Daniel Caesar Is a Contemplative Horndog on ‘Case Study 101’

At some point in the middle of this decade, the brooding, atmospheric, synthetic R&B pioneered by Toronto artists like Drake and The Weeknd reached a saturation point. One artist who helped break this Canadian fever was Daniel Caesar. His 2017 debut album, Freudian, was a breath of fresh air, a blend of stripped-down acoustic guitar, choral gospel hums and Caesar’s sheepish voice. He attempted to inhabit and observe the undulations of his love life and tastefully integrated various religious references that had stayed with him since he left the church as a teenager.

Caesar’s new album comes with a sanitized name, Case Study 101, but it is far from the sanctified equilibrium of Freudian, even though it follows the same structure—10 tracks, 43-44 minutes. The most pronounced difference is the fact that Caesar has become significantly hornier since Freudian. “Been sniffing around all over the town / I just can’t stop settling down,” he sings on opening track “Entropy.” Later, on “Open Up,” he brags about having sex on his piano. He’s even horny for the music itself: on “Cyanide,” he adopts a thick patois and supplicates himself to the goddess of song: “Sweet melody, wind up your body ‘pon me.”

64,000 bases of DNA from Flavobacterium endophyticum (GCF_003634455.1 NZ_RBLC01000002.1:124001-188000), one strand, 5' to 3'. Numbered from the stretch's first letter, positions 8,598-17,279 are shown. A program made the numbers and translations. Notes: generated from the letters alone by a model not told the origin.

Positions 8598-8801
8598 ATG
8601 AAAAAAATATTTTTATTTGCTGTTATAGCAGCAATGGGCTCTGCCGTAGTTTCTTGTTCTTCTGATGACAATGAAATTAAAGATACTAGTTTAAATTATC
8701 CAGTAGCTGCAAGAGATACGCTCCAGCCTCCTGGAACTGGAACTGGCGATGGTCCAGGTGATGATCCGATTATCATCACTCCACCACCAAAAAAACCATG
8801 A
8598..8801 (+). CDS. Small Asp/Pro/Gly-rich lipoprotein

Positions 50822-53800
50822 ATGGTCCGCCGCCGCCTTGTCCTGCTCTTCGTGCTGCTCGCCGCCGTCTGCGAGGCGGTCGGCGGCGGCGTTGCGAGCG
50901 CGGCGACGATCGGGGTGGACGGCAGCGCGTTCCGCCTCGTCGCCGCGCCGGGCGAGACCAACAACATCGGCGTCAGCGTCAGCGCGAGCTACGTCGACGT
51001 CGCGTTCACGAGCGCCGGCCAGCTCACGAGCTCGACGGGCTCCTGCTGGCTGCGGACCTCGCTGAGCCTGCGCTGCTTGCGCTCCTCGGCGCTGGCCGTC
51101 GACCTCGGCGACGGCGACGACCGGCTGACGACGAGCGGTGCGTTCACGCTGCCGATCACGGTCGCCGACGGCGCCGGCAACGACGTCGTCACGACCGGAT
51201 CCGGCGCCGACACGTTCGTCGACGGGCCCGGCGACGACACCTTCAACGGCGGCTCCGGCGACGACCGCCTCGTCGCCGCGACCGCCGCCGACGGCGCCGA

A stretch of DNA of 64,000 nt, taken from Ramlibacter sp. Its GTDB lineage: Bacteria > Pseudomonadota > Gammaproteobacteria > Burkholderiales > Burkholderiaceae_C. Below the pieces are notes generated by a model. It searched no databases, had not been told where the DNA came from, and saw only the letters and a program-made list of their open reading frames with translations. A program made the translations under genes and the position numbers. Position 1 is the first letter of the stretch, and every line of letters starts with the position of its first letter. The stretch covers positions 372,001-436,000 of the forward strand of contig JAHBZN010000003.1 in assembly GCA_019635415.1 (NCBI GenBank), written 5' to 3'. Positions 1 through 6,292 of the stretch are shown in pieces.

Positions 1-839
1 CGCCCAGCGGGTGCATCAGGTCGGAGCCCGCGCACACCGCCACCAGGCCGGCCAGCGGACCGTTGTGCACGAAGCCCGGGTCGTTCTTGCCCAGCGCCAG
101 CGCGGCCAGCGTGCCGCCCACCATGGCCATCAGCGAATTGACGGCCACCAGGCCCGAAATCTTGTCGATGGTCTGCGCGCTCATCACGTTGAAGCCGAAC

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He spends much of the Case Study grappling with the mercurial success of Freudian, which earned three Grammy nominations. Success has seemingly sparked not only unexpected bursts of sexual energy (“Never got pussy acting like a pussy”), but ruminations about his past (“Used to steal all my groceries and now I get to the racks.”) Still, for the most part, he is occupied with the present, exploring the void that exists between two people and evoking a sense of negative space through spare arrangements and slow tempos rarely exceeding a brisk walk.

Case Study benefits from a wealth of strong features: a vintage turn from Brandy, dense harmonies from internet-jazz prodigy Jacob Collier, tender, unobtrusive guitar from John Mayer, and delightfully gauzy synths from Pharrell. Caesar lets himself down with half-assed relationship insights, like on “Superposition,” when he muses, “Life’s all about contradiction / Yin and yang / Fluidity and things.” Case Study has gorgeous moments, but it lacks the overall clarity and focus of Freudian; it is muddled from the very beginning, by its sample of Robert Oppenheimer’s famous Bhagavad-Gita invocation, “I am become death, the destroyer of worlds.” These grand, empty kind of gestures, as well as expressions of his greatly enhanced libido, don’t play to Caesar’s strengths. He resonates most when he’s attempting to make sense of the liminal emotional space where one person ends and another begins.

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